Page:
Sunday, March 22, 2015

Review of The Clockwork Twin

Book #10. The Clockwork Twin, by Walter R. Brooks. Hardcover. 

When I was growing up, the book series that I read most often included Encyclopedia Brown, The Great Brain, Paddington Bear … and Freddy the Pig. I read all of the ones that were in my school libraries, and from what I can piece together from Freddy’s home on the Internet, I probably read more than half of the 25 novels growing up.

But I had never read this one. Perhaps my school library did not have it, or perhaps that fact that Freddy’s name is not in the title threw me off. Brooks (or his publisher) may have realized that this could be an issue, as this is the last book published without Freddy’s name in the title.

In the aftermath of a massive flood, some of the marvelous talking animals from the Bean farm run across an orphaned boy named Adoniram. They take him back to the Bean farm, and after some adventures, the Beans adopt him. Mr. Bean’s uncle, a clockworker and tinkerer, creates an amazingly lifelike robotic playmate for him, giving us the title of this novel. The animals hear word that Adoniram may have a long-lost brother nearby, and the animals seek him out.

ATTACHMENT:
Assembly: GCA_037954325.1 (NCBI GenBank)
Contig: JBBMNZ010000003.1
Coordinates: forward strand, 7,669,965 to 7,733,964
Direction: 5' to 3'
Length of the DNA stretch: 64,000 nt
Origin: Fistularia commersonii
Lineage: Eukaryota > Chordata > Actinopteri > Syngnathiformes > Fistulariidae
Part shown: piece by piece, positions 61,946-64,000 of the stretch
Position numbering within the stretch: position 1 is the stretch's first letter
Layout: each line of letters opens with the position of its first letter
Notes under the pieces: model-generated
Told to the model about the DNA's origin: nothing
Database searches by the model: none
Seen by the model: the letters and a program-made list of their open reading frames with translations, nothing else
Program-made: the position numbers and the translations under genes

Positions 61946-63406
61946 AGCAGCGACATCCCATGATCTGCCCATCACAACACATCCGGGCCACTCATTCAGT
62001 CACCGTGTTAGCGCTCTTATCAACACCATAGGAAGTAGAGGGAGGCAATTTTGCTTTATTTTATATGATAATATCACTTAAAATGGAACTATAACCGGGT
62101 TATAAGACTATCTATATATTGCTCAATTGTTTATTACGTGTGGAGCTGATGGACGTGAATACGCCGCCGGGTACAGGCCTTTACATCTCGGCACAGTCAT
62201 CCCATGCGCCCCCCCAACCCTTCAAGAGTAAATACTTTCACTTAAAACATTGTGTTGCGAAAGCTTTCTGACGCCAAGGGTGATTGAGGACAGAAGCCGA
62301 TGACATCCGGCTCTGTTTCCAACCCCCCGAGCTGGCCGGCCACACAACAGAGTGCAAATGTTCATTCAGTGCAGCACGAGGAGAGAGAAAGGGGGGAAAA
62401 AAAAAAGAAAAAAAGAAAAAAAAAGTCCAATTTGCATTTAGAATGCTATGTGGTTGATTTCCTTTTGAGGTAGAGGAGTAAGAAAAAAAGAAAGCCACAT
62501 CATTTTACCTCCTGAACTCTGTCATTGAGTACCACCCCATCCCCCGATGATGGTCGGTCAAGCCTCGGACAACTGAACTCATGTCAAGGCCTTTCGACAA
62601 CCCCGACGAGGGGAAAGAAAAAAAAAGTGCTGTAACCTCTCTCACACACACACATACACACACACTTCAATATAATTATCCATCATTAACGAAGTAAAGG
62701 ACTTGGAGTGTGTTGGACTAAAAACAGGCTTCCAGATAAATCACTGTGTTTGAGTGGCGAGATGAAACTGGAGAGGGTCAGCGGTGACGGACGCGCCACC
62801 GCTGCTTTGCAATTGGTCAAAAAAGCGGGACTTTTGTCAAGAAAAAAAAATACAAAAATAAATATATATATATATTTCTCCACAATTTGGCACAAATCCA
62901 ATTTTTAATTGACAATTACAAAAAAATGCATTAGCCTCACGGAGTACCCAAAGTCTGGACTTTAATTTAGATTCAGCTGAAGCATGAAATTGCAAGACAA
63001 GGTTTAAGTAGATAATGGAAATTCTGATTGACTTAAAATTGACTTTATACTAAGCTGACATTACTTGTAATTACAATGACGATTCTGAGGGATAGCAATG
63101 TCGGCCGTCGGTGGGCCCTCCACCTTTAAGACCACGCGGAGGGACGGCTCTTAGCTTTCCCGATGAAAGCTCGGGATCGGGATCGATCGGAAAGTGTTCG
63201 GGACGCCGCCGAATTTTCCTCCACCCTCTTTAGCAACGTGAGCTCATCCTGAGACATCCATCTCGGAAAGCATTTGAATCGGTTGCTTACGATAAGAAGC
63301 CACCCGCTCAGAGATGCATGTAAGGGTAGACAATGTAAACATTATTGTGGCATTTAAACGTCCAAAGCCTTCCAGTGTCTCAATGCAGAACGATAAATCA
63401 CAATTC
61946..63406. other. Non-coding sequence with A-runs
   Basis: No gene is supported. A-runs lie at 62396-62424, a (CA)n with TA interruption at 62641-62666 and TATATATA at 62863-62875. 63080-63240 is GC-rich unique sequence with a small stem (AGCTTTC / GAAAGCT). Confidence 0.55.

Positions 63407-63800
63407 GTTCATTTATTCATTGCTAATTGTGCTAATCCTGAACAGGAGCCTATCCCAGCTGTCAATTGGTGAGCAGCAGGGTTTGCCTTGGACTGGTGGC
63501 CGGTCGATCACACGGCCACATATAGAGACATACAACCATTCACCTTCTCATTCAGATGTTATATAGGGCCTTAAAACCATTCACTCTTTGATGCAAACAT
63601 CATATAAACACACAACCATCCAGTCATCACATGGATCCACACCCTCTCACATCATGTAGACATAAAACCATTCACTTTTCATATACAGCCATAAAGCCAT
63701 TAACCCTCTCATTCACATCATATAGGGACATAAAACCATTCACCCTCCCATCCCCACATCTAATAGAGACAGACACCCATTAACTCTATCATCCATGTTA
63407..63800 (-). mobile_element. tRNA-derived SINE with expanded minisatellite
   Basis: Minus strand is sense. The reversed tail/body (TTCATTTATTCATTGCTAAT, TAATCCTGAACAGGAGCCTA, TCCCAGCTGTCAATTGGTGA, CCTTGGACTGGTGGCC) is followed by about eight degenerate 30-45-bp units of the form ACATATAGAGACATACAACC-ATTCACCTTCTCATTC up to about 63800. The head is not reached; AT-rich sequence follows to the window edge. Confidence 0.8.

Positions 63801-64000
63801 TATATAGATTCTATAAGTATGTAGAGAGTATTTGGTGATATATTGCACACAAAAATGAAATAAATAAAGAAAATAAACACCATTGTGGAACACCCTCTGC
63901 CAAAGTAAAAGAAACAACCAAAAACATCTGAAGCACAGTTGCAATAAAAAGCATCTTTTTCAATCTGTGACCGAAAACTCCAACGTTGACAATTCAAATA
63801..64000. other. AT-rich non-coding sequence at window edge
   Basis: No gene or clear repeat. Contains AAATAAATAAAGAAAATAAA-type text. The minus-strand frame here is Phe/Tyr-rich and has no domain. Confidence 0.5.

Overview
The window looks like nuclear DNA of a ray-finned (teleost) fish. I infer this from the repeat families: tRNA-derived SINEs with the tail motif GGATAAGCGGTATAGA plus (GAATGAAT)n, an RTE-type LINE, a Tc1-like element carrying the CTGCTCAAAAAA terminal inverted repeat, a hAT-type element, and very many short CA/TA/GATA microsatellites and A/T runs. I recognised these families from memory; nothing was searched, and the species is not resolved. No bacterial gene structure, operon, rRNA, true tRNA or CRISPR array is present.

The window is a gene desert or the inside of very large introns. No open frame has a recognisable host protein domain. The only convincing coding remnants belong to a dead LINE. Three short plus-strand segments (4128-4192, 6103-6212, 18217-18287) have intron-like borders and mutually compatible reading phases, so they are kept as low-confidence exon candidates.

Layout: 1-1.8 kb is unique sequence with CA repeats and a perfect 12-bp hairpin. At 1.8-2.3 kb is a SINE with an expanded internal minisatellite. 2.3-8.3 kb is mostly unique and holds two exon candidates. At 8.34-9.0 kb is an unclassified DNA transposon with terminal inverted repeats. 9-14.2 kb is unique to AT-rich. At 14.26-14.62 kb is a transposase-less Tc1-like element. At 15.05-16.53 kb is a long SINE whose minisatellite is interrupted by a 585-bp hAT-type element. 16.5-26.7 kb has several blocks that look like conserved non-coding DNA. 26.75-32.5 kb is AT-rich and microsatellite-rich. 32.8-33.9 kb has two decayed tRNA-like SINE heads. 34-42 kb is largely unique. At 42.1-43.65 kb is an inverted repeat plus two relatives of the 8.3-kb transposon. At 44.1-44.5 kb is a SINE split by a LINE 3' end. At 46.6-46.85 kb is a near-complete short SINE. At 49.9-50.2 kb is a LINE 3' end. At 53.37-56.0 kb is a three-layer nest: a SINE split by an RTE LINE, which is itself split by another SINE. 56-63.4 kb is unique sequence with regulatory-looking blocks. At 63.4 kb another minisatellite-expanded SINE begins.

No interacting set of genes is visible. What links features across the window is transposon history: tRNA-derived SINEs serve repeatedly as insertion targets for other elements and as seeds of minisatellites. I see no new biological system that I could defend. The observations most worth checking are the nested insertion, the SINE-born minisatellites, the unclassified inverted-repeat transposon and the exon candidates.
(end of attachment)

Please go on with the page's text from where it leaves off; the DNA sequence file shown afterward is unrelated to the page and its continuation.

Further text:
Brooks has a way of putting his characters in humorous situations, and putting humorous language in their mouths. Many of his ongoing animal characters are here, and a few new ones are introduced, as well. And we meet a few more adult humans, as well.

Freddy is a terrific character, an “everypig” who can fit into any adventures on or off the farm. He is a detective, a poet, and a leader. His charm, wit and decency make him an entertaining character. My daughter read and listened to a few of these books growing up, and I may have been involved in that, but this is the first Freddy book I have read “on my own” for well over 3 decades. And I thoroughly enjoyed it. For good or ill, they just don’t make them like this anymore.

Source: a Christmas gift, purchased from Half-Price Books.

No comments:

Post a Comment